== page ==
So all day I've been in fear of this creature in this jar in my room. This drawing is not so much conquering my arachnophobia, but exploring that irrational fear. I forced myself to look at the spider long enough and closely enough to draw it. As you can see, it came out as a pretty quick sketch. While I was drawing it though, I did see it in a new perspective. The spider had built a web in the jar and was waiting patiently for a meal that would never come. I rendered this fearsome predator helpless. So I was able to feel some sympathy for the spider, and felt some irony at the idea that its life was at the mercy of an arachnophobe. Didn't change the fact that it still totally wigged me out (that's how irrational fears are), but it was an interesting perspective on the situation. I hope that comes across in the doodle.
After I did the doodle, I took the jar outside, far away from my house, and let the spider free. I considered it an act of mercy, and hope that the spider tells its friends to stay away from me.
Coming in under the wire on this one, but with a whole half an hour to spare. (For those who don't know, I am in Mountain Standard Time.)
Just watched Pirates of the Caribbean: The Curse of the Black Pearl (for the first time, don't judge me), and the high seas are on my mind. Hence the following drawing, done in charcoal.
I apologize for the poor image quality. I currently have nothing to fix the drawing with, and I didn't want to get charcoal in my scanner, so I had to resort to taking a picture with my laptop's webcam. Hopefully I will be able to get a better image of this drawing. In which case I will edit this post to include a higher quality image
This one is totally not my fault; blogger decided to stop working for most of yesterday and today.
This is a drawing of a shoe. Yeah, pretty boring. I apologize.
The first incarnation of this guy was drawn during Chemistry class, where we were learning about the Nernst Equation, which is used to determine voltages in electrochemical cells as a function of concentration. I've affectionately decided to name him Nernst as a result.
Alright. Here we go. This is something I've been planning on doing for a while, but I feel like it is finally the right time to start. I call it The Doodle-A-Day Project.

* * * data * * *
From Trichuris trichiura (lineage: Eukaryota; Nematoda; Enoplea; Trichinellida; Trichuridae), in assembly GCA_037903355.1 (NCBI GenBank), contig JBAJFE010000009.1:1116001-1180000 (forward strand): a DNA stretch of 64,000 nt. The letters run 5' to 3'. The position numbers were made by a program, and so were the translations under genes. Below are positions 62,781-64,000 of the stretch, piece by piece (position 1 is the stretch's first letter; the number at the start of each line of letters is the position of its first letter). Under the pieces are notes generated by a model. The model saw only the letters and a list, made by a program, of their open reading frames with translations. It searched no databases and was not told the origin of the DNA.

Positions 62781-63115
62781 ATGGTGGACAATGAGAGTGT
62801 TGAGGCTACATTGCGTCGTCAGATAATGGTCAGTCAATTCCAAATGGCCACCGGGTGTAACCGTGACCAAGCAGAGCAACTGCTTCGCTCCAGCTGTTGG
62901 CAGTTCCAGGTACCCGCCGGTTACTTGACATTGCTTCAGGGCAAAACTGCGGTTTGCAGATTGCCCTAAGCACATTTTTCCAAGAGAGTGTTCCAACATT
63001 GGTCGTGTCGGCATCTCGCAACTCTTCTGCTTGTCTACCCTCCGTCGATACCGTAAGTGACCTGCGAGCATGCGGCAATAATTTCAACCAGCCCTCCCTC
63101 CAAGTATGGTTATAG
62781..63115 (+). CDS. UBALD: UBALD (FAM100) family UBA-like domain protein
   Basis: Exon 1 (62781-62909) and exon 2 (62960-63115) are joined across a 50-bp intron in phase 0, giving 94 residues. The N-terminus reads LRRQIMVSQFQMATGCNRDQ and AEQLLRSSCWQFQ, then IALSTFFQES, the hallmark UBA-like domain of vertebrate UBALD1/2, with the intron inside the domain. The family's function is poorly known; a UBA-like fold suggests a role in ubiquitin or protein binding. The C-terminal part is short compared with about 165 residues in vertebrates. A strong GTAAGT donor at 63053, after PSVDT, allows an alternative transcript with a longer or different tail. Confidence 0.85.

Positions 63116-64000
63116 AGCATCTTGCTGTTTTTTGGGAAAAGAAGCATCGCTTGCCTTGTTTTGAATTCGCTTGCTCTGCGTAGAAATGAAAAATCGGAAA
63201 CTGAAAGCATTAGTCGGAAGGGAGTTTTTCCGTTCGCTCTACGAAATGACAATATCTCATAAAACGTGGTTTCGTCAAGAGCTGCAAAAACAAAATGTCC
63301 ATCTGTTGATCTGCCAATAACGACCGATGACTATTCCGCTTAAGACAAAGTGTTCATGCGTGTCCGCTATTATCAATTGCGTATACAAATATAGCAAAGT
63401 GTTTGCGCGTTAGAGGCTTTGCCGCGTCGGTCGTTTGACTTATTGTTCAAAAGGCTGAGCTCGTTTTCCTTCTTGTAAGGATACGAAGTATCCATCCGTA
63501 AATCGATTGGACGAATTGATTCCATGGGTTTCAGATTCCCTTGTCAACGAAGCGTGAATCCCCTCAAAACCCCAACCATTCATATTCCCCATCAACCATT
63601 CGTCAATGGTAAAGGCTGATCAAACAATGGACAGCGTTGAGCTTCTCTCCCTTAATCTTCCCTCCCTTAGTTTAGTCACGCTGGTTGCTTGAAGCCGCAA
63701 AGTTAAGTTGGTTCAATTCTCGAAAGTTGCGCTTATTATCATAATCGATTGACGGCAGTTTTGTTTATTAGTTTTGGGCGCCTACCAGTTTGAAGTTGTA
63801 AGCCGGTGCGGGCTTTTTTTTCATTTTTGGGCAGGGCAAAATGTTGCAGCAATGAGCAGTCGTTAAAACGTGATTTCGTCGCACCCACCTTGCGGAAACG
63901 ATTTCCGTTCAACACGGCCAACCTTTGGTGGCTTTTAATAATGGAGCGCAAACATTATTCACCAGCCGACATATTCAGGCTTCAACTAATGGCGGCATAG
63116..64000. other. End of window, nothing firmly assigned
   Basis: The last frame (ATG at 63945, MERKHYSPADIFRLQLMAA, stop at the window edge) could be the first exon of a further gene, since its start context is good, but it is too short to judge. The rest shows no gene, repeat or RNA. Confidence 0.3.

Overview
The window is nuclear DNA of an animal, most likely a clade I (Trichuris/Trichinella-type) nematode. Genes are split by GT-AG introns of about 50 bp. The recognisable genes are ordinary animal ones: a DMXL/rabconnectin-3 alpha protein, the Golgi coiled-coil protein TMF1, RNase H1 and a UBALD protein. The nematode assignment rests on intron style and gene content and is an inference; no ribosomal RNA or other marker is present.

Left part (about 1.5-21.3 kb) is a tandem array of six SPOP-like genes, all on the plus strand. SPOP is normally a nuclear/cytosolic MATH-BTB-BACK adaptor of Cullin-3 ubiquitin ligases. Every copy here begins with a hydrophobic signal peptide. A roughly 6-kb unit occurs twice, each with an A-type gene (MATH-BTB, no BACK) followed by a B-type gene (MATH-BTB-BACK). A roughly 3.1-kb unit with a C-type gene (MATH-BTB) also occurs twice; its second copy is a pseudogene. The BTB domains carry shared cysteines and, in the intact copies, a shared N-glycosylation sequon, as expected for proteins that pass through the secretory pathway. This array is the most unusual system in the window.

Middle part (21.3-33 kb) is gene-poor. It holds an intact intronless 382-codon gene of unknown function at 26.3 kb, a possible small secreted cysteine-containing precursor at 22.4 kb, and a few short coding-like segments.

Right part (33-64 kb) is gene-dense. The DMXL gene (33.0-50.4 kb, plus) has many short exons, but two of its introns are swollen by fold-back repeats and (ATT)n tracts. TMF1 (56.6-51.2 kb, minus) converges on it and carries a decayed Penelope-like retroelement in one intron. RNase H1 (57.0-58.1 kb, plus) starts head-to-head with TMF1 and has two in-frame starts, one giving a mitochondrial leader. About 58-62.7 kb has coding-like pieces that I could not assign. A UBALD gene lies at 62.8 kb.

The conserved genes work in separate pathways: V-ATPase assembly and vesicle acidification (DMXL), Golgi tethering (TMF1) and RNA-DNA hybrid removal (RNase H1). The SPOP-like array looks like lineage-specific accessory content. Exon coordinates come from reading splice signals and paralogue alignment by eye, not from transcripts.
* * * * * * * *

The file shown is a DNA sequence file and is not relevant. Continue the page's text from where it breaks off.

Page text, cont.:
Basically, I am going to do a doodle every day for a year, and post them all here on my blog. Not a big deal, just a fun little project. As life gets more an more complicated, sometimes it gets harder to justify spending time exercising your creativity muscles (especially for a science major like myself). So forced doodling, every day, will be a nice way to guarantee that I have a nice healthy dose of art in my life. And hopefully it will produce some pretty neat stuff.
Now down to the rules. I'm purposefully making this very open-ended. A "doodle" can constitute any 2-dimensional piece of artwork. It will probably be mostly graphite drawings, maybe some charcoal or pastels. I might try painting again, but no promises any of that will end up on here. These drawings might be in any level of "finished." They could be quick sketches or very refined and detailed. I am anticipating that weekend-doodles will be more polished, while weekday-doodles will probably be more quick and dirty.
The doodles can be of any subject I feel like drawing that day. People, places, things, abstract crap. Whatever. I might draw from life, or I might just make it up. That's part of the fun. I have no set time for when I do a doodle, but it will be sometime between the hours of 12am and 11:59pm, likely depending on whatever I have to do that day.
Also, I anticipate that life is unpredictable and there may well be days where I do not manage to do a doodle. So, my policy with that is that I can go a maximum of 5 days without doing a doodle. The day that I post again though, I must have a doodle for every day that I missed and try my hardest not to miss days again. Regardless of how many days I don't doodle, I will end with 365 doodles and have gone no more than 5 days without updating on this blog.
I also have no intention to stop my regular posts on this blog. Expect non-doodle-a-day-related posts at about the same frequency they are now. (That is, about once every 2 weeks.)
Technically, today is the first day of Doodle-a-Day, seeing as it's past midnight, but I think I will wait until morning to actually do the first doodle. So, look out for that.
I'm sure this will be a fun year, and I hope that you all come along with me for it.
Well, I went to the midnight premiere of Thor last night. It was a very enjoyable experience and I had a great time. But, as with all things in my life, I can't just enjoy it. I have to take all the joy out of it by picking it apart until it has no soul left. So, with that intent clearly laid out before us, I hereby present my thoughts on Thor.